With Bloomberg Running, A Student Debt Strike Is Even More Urgent

Bloomberg’s plan doesn’t go far enough to address the student debt crisis

Ann Larson

Democratic presidential candidate Michael Bloomberg speaks at a Nashville rally on February 12, 2020. (Brett Carlsen / Stringer)

Billionaire Michael Bloomberg launched his campaign for president by spending hundreds of millions of dollars on advertisements to boost his poll numbers. Yesterday, he released a policy proposal to address the cost of higher education. 

Unsurprisingly, Bloomberg would not cancel all student debt or make all public colleges free for everyone (as Bernie Sanders proposes). An earlier, leaked version of Bloomberg’s education plan published by The Intercept on February 17 suggested that all undergraduate borrowers would be automatically enrolled in an income-driven repayment plan (IDR) that in which student loan payments would be withheld from paychecks. The leaked plan says borrowers could opt out,” but it is unclear what options would remain. The version of the plan later published on Bloomberg’s website omits this language about the paycheck withholding system entirely.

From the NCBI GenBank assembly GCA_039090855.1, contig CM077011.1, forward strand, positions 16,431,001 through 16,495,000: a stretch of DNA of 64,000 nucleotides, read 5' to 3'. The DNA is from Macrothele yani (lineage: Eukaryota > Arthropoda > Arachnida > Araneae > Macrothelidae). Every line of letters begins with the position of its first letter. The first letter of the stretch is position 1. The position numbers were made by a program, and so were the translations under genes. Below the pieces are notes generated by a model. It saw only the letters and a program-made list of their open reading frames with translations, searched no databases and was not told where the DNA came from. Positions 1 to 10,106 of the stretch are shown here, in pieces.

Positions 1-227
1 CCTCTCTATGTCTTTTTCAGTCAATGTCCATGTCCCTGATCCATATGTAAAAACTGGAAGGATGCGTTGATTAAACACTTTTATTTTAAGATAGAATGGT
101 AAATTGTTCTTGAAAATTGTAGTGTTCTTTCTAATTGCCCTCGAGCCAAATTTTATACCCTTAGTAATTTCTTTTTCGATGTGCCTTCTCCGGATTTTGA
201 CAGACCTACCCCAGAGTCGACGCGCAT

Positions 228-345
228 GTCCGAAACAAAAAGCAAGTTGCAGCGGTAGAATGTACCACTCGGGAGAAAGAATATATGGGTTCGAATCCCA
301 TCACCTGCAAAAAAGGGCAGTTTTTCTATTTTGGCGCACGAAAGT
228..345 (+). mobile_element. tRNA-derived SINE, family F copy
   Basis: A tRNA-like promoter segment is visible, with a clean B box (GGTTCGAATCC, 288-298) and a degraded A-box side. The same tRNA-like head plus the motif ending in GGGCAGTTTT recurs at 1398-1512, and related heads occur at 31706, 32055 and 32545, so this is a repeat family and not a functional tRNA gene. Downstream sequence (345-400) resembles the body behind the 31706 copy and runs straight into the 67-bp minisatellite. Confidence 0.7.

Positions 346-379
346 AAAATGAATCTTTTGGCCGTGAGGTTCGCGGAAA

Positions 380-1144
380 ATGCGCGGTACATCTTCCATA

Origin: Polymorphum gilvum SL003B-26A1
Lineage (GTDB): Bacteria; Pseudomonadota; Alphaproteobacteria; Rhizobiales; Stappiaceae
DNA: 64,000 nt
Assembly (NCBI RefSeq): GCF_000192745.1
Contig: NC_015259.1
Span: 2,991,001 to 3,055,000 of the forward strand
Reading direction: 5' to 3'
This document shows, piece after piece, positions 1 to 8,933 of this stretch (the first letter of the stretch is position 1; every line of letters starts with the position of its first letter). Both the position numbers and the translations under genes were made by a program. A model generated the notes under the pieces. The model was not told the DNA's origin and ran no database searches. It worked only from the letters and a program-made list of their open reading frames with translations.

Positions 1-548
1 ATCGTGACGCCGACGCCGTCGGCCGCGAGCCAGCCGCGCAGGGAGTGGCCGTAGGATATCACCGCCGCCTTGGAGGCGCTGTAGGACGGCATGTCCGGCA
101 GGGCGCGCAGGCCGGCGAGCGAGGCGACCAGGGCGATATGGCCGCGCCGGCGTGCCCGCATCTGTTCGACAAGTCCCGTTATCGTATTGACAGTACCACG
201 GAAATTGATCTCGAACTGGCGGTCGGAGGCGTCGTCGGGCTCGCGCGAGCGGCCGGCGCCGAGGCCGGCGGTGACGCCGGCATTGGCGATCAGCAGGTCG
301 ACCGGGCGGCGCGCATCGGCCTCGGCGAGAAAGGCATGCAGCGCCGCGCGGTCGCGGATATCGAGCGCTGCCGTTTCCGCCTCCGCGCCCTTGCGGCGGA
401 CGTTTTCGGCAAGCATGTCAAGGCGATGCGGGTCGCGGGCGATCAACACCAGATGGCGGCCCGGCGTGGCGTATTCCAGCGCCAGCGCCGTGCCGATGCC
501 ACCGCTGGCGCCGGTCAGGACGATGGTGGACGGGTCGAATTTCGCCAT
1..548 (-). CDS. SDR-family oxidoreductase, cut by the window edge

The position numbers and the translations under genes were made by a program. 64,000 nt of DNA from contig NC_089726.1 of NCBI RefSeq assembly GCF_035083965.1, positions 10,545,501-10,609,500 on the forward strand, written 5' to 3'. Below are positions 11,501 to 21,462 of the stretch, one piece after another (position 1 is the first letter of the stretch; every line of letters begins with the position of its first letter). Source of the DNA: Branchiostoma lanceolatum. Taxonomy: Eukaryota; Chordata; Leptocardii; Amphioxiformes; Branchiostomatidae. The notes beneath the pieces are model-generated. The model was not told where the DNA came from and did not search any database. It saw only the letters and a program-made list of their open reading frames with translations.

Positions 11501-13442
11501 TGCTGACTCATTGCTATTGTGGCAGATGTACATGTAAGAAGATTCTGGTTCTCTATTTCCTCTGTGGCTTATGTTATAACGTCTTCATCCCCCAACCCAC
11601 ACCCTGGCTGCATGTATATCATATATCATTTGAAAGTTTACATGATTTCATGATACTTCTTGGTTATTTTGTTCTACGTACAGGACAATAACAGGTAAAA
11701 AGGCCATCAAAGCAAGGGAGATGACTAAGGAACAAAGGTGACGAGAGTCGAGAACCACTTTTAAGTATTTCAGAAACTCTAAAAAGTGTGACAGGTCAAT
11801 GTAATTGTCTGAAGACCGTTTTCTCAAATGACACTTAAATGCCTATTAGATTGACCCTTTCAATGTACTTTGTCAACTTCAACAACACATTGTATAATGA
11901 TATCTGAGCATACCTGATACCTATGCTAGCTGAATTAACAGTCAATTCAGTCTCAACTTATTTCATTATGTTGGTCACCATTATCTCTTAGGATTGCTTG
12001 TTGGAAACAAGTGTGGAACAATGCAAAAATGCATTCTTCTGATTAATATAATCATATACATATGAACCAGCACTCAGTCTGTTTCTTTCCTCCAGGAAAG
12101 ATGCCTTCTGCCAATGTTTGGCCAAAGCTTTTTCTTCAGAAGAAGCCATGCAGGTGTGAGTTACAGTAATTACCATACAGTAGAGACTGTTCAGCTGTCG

He suggests making two-year public colleges free for all and making both two-year and four-year college tuition-free and debt-free for the lowest-income students — and although some are touting this as a progressive” plan, this is simply not good enough. Today, there are 45 million people are carrying $1.6 trillion in loans. What’s worse, student debt has a disproportionate impact on people of color and women, precisely those groups for whom education was supposed to provide a path to a better life. It turns out that a college degree alone can’t address racial, gender or economic inequality, particularly when education has been turned into a consumer product instead of what it ought to be: a public good.